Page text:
Fishing In Style


Fishing In Style
by Lois Beath

Time to plan the family vacation. Dad wants to fish. Mom wants to relax. The kids just want to have fun. After much arguing, nobody’s happy. If this sounds familiar, it doesn’t need to happen to you any more. 2011 brings the inaugural season of InnerSea Discoveries


Coho on Stinger

adventure cruising with something for everyone. A hot tub and on board masseuse for comfort, plenty of hikes and kayaking for entertainment, and the all-important fishing opportunities. Glaciers, wildlife sightings and ice bergs round out the itinerary, with options for things like flightseeing and jet boat rides at some stops. They call it the uncruise, instead of busy ports you experience wild Alaska in all her natural glory.

We had a wonderful time on the test run of the InnerSea Discoveries cruise, on board the Safari Quest of InnerSea’s sister line, American Safari Cruises. We toured the Wilderness Discoverer, currently in drydock having renovations such as an undersea bow cam for a channel where guests can view life under the sea on the flat screen TV in each cabin. The cabins aren’t the biggest around, but with so much to do they’ll just be a place to sleep anyway.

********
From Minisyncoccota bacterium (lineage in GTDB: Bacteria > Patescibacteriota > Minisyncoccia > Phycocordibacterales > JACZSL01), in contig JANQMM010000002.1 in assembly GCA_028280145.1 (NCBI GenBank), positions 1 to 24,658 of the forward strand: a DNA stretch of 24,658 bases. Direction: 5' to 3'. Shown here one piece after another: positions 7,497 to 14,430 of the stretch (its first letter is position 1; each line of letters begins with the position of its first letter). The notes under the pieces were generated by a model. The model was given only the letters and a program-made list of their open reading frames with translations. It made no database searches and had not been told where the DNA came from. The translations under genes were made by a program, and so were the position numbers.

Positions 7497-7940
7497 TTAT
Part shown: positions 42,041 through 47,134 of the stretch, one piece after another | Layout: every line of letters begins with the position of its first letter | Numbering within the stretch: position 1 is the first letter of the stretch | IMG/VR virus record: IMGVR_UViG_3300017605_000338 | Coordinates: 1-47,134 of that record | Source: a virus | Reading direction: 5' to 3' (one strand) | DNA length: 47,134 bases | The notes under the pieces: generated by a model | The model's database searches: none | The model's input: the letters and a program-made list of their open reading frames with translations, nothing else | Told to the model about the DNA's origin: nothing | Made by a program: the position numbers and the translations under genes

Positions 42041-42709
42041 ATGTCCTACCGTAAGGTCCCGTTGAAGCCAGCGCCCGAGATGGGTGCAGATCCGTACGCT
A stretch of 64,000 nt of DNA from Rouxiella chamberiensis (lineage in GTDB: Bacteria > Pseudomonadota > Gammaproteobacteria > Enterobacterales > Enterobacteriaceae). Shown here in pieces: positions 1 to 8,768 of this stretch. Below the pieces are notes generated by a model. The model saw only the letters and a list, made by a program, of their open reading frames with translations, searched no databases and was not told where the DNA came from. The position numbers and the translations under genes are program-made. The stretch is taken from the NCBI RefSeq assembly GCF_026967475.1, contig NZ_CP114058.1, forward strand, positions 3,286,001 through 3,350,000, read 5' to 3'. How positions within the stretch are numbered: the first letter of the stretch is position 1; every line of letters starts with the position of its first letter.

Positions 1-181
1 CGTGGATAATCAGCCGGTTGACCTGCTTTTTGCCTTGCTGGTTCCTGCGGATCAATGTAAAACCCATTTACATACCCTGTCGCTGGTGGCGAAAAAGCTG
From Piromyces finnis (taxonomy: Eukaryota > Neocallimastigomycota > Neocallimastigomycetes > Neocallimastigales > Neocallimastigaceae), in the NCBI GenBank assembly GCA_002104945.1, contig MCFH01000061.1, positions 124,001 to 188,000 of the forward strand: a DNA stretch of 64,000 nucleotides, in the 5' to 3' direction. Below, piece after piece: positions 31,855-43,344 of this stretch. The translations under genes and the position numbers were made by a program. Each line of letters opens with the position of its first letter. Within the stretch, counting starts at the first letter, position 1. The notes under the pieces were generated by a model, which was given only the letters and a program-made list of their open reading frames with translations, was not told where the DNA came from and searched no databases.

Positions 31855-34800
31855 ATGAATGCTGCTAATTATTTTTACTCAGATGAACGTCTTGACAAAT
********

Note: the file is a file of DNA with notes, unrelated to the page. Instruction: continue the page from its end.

John’s Halibut, photo courtesy of my cruise stories

After boarding in Juneau, we had dinner while the boat cruised toward Windham Bay, our anchorage for the night. We woke up the next morning to beautiful sunshine and turned down the options for a long kayak trip or a skiff ride in an inflatable boat. Instead, we paddled around the bay in a kayak on our own. Seagulls dotted the mouth of a stream, feasting on spawned-out salmon. The occasional eagle flew overhead. We dropped a line with a 3 ½ oz green pearl Point Wilson Dart and momentarily hooked a small rockfish. John spotted a small island across the bay and we reeled in the line, got out the paddles and headed for it. Four sea lions greeted us with a loud whuff as we approached. Seals basking on a rock in the sun ignored our presence. We dropped our line again and caught and released several more rockfish and a funny little stickleback, the likes of which neither of us had ever seen before.

After lunch we took a skiff ride across the bay to hike near a pink salmon spawning stream. Many dead salmon littered the banks, live fish swam in the stream and near the beach. The afternoon brought more meals that I didn’t have to cook, and whale watching in Frederick Sound as the boat got underway again.


Northern Lights, photo courtesy of

Morning in Thomas Bay dawned with more sunshine, dubbed “cloud failure,” by Kevin, the expedition leader. We took a hike to a waterfall and paddled the kayak around the bay before lunch, when the boat set off for Scenery Cove and a hike on Baird Glacier. That night John decided to try out the stand-up paddle board and go for a polar bear swim. A quick in-and-out followed by a dash for the hot tub. Later that evening we had a view of the northern lights.